1. Understanding the significance of work for people living with cancer

Not everyone with cancer will be able to work, but 87% of people who are employed when diagnosed say continuing to work is important. For many, work helps with a sense of normality, positivity and self-esteem and a very legitimate coping mechanism. 
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2. Supporting equality in the workplace for people living with cancer

Under equality law, employers should make reasonable adjustments. Your conversations with patients about how cancer may impact work can empower them to discuss their needs with employers. This can reduce anxiety and support them to stay in or return to work.

3. Using Fit Notes to guide discussions

View the Fit Note as a conversation tool rather than something on your list of jobs to do. It helps you provide advice to patients about the functional effects of their condition on their fitness for work – a bit like a prescription for work advice.

4. Communicating with managers

Encourage patients to discuss work support needs early with line managers or HR. Agreeing on communication and return to-work plans can help people stay in touch with work and ease the transition back.

5. Using Fit Note comments box

The Fit Note comments box is your opportunity to highlight the impact cancer might have on your patient’s ability to work; this can help their conversations with their employer or Jobcentre. For example, ‘chemotherapy will finish in X weeks, see me about fitness for work two weeks after’, or ‘visits to hospital required every week for blood test and chemo’.

6. Access to Work schemes

Access to Work or Access to Work (NI) are schemes that provide practical support at work to people aged 16 and over who have a disability or health condition that makes it hard to do their job or get to and from work.

7. Signposting Macmillan’s Work Support Service

Signpost patients to Macmillan’s Work Support Service, available Monday-Friday, 8am-6pm on 0808 808 00 00. This supports people with talking to employers, as well as negotiating adjustments, sick pay and taking time off. It can also refer those with more complex needs to one-off legal advice.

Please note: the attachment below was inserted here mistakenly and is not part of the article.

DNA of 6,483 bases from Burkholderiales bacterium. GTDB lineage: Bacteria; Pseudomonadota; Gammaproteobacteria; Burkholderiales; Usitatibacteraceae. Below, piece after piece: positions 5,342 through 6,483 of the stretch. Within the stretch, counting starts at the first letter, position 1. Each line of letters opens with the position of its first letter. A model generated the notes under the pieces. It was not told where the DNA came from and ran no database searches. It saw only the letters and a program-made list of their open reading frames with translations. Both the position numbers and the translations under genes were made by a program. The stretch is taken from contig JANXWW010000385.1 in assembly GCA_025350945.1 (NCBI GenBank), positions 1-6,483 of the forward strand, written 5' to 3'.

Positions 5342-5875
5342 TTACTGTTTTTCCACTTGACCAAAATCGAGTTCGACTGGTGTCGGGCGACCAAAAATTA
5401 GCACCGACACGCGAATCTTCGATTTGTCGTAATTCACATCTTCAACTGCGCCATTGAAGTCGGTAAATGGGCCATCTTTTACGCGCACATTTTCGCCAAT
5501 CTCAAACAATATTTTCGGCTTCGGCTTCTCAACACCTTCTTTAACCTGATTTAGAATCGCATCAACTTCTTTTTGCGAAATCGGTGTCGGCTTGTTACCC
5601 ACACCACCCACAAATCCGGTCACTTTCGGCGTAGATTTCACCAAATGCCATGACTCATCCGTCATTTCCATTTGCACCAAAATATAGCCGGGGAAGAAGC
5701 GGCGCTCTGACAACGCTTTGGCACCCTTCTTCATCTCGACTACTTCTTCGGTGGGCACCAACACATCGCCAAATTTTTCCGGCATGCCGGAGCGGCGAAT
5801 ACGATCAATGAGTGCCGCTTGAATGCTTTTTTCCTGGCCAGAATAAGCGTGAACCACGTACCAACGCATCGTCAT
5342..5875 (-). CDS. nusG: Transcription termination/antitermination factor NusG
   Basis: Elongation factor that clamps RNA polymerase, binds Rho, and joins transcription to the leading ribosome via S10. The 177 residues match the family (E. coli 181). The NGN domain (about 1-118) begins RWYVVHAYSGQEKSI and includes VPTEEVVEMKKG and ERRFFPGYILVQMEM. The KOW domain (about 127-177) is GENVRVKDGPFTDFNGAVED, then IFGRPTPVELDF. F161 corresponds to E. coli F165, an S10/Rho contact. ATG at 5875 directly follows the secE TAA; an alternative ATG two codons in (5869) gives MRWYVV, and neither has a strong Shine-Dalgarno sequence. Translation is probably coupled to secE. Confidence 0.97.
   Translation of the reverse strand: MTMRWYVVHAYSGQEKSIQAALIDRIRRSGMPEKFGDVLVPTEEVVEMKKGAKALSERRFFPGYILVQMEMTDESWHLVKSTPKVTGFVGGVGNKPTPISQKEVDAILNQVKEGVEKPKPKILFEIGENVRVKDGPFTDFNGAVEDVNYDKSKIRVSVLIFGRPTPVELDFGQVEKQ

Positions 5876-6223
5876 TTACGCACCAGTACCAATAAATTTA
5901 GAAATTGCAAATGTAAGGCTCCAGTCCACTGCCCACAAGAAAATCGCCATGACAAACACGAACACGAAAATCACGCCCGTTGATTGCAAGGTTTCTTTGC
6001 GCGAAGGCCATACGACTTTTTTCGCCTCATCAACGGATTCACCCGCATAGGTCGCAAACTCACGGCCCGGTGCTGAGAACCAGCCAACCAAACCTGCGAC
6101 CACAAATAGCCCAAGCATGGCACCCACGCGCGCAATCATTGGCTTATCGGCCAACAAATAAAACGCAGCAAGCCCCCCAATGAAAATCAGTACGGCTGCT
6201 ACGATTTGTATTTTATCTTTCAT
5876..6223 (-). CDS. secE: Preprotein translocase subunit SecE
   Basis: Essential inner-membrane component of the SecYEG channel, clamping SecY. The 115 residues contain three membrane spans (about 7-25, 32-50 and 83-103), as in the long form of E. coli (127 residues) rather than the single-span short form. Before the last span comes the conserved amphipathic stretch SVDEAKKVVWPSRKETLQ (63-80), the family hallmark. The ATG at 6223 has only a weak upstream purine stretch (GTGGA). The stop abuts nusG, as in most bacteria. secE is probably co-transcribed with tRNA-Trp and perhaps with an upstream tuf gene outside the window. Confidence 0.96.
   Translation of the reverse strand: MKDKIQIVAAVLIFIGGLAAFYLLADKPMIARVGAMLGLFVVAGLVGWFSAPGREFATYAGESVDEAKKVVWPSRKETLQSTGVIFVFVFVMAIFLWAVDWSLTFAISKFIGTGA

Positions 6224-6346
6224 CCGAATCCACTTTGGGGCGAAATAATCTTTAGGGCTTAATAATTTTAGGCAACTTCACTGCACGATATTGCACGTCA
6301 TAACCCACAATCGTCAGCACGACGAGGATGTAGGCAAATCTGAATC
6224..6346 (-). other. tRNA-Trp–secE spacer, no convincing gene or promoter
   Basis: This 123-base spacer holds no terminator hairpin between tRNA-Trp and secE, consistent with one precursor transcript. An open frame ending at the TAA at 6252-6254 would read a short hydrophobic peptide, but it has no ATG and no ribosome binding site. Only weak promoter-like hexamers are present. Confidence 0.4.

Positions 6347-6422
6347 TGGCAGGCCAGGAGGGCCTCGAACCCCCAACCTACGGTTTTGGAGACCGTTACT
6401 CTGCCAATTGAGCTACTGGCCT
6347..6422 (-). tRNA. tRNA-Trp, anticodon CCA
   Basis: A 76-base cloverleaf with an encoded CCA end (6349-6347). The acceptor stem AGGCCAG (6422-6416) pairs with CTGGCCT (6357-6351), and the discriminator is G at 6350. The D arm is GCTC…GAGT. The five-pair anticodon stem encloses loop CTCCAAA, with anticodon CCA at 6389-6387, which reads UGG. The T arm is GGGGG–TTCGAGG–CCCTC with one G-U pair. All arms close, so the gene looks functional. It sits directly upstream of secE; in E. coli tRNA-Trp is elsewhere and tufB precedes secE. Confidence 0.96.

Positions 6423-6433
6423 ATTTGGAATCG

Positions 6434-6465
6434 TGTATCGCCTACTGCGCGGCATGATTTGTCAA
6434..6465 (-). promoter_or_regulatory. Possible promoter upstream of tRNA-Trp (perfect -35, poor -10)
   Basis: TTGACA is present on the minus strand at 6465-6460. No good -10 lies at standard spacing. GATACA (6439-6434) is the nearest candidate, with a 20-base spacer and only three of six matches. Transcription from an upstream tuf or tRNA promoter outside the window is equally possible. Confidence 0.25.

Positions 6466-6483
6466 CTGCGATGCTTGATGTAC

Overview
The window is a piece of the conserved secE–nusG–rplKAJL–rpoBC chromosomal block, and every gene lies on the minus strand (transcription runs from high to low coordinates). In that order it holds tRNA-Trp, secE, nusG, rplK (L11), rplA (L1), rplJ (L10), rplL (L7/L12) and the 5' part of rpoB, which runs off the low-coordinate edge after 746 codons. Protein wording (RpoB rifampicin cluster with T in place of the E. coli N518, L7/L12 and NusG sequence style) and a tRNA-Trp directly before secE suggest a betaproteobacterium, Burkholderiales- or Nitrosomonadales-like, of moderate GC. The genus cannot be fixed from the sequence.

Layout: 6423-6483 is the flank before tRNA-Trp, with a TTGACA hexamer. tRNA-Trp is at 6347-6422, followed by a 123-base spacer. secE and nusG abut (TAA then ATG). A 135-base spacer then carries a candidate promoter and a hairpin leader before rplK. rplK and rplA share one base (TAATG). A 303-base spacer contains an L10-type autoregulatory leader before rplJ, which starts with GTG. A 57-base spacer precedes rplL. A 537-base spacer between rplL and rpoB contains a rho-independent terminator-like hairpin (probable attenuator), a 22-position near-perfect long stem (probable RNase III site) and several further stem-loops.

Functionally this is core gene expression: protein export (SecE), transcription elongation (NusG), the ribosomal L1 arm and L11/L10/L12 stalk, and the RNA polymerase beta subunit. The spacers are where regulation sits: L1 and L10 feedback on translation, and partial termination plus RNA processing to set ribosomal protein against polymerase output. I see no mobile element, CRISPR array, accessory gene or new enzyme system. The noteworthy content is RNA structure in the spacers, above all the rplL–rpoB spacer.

We have more information about money and work.

8. Providing advice within your own competencies

You don’t need to be an expert to provide helpful advice, but it’s important you work within your competencies. Use the comments box to add suggestions you feel confident about, such as ‘Uncertain of adaptations possible – suggest you discuss with your line manager’.

9. Cancer care reviews and work-related discussions

Cancer Care Reviews are another opportunity to have work-related conversations. Macmillan templates within relevant IT systems can prompt holistic conversations, such as about work, and provide downloadable information you can share with patients to help them access further support.

10. Resources for discussing work with people living with cancer

Macmillan’s Work Support Route Guide helps you discuss work with people living with cancer and provide information about other available support. Additionally, the Council for Work and Health has developed Talking Work: A Guide for Doctors.

About our information

Written by Jacqui Graves

Next planned review: January 2025

We make every effort to ensure the information in these pages is accurate and correct at the date of publication, but it is of necessity of a brief and general nature, and this should not replace your own good clinical judgement. Or be regarded as a substitute for taking professional advice in appropriate circumstances. In particular check any drug doses, side-effects and interactions. Save insofar as any such liability cannot be excluded at law, we do not accept any liability in relation to the use of or reliance on any information contained in on this page, or third-party information or websites referred to in them.